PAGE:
Upper cervical cord area (UCCA) atrophy is a prognostic marker for clinical progression in longstanding multiple sclerosis (MS). The objectives of the study were to quantify UCCA atrophy and evaluate its impact in clinically isolated syndrome (CIS) and relapsing-remitting MS (RRMS); to compare converting CIS patients with stable CIS, and to study changes of UCCA and brain white matter (WM) and grey matter (GM) at 2-year follow-up. 110 therapy-naive patients including 53 CIS [6 ± 6 months after symptom onset (SO)] and 57 early RRMS (SO: 12 ± 9 months) underwent sagittal 3D-T1w brain MR (3T). Mean UCCA (C1-C3 level), WM and GM, disability status (EDSS), pyramidal and sensory functional scores, motoric fatigue were assessed at baseline (BL), 12 and 24 months. Volumes were compared with 34 age- and gender-matched healthy controls to assess atrophy. RRMS (78.1 ± 8.7 mm2, p = 0.011) and converting CIS (77.3 ± 8.0 mm2, p = 0.046) presented with baseline UCCA atrophy, when compared with controls (82.7 ± 5.2 mm2), but not stable CIS (82.6 ± 7.4 mm2, p = 0.998). Baseline WM was reduced in RRMS (509.3 ± 25.7 ml vs.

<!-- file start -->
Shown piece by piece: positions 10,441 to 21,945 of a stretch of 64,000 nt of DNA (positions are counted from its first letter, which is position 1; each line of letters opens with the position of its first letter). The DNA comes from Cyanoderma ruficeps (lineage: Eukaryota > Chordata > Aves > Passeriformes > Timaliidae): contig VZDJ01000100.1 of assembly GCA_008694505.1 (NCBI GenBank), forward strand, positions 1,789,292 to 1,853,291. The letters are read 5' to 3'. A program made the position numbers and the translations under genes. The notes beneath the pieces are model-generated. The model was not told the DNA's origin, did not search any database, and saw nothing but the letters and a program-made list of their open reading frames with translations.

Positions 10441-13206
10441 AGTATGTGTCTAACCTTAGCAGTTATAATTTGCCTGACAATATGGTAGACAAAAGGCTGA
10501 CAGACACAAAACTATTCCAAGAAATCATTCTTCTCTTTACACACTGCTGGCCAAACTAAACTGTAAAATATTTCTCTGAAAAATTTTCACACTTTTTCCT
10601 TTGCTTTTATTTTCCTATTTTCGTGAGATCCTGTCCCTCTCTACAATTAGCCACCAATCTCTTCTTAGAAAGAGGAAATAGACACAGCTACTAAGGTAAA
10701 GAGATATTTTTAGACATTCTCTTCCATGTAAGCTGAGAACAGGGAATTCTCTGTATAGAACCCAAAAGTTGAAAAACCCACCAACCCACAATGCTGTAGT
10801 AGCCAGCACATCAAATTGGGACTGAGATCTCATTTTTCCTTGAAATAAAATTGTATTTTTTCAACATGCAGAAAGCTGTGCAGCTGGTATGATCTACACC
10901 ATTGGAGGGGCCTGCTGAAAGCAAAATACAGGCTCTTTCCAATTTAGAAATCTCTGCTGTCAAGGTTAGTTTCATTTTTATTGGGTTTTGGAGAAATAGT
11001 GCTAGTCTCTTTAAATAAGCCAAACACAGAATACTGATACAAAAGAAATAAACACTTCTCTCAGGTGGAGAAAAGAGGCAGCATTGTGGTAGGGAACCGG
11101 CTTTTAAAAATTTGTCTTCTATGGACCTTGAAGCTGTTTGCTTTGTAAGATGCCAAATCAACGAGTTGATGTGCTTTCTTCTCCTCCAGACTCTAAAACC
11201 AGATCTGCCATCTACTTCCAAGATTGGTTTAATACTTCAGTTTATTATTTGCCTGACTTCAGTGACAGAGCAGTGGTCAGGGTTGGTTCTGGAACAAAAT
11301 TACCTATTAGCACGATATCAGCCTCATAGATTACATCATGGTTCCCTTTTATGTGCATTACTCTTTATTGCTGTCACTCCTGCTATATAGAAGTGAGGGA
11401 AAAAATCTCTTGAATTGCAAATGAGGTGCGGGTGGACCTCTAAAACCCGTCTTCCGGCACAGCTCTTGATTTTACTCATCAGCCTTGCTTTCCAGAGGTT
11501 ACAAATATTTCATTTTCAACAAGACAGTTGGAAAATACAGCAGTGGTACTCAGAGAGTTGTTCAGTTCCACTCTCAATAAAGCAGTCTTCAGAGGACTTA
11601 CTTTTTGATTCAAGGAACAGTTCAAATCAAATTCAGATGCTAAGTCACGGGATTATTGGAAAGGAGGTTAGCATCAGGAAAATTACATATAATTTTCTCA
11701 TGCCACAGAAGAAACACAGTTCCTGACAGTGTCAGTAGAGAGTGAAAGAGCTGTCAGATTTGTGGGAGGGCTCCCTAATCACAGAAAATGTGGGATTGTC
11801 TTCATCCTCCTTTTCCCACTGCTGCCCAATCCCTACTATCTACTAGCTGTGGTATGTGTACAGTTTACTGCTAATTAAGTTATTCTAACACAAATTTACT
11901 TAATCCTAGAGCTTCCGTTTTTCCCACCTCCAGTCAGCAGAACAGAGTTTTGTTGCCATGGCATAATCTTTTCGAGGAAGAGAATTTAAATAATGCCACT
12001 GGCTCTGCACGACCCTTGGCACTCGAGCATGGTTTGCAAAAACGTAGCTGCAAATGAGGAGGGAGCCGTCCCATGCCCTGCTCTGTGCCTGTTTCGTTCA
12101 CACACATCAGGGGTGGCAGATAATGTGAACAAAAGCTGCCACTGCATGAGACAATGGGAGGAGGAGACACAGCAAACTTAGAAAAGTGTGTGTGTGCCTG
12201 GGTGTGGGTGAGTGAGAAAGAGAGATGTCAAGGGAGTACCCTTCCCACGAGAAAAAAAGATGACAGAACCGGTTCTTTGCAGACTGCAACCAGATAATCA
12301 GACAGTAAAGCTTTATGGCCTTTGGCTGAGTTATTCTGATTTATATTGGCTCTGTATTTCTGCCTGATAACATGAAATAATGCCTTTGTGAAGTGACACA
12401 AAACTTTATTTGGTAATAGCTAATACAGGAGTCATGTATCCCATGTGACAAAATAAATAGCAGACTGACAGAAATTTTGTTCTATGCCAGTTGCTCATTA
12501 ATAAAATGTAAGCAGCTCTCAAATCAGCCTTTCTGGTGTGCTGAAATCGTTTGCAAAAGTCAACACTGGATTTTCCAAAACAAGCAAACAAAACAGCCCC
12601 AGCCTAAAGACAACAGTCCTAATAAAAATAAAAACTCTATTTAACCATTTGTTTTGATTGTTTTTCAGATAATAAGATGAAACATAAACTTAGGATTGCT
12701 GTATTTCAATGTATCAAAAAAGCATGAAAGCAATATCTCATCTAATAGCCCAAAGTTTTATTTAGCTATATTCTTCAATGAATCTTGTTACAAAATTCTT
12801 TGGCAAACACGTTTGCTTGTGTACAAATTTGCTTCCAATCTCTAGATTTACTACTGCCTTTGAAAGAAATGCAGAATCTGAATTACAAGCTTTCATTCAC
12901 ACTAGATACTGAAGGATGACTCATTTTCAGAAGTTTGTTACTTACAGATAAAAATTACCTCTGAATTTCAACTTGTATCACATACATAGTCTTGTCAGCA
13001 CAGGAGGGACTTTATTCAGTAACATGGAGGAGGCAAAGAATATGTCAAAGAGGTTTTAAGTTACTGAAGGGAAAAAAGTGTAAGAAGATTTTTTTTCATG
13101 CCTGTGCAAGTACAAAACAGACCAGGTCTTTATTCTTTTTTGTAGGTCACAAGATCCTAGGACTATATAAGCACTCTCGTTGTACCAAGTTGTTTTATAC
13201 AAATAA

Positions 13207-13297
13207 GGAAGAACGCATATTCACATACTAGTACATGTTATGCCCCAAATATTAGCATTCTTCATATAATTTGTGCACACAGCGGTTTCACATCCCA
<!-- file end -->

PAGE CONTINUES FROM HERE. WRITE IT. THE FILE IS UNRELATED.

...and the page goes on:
Controls: 528.4 ± 24.1 ml, p = 0.032). Baseline UCCA correlated negative with muscular weakness and fatigability in all patients and RRMS. EDSS exceeding 3 was associated with lower baseline UCCA. Longitudinal atrophy rates were higher in UCCA than in brain volumes. Early cervical cord atrophy in CIS and RRMS was confirmed and may represent a potential new risk marker for conversion from CIS to MS. Baseline atrophy and atrophy change rates were higher in UCCA compared to WM and GM, suggesting that cervical cord volumetry might become an additional MRI marker relevant in future clinical studies in CIS and early MS.
Keywords: Brain; Cervical cord; Clinically isolated syndrome; Conversion; Multiple sclerosis; RRMS.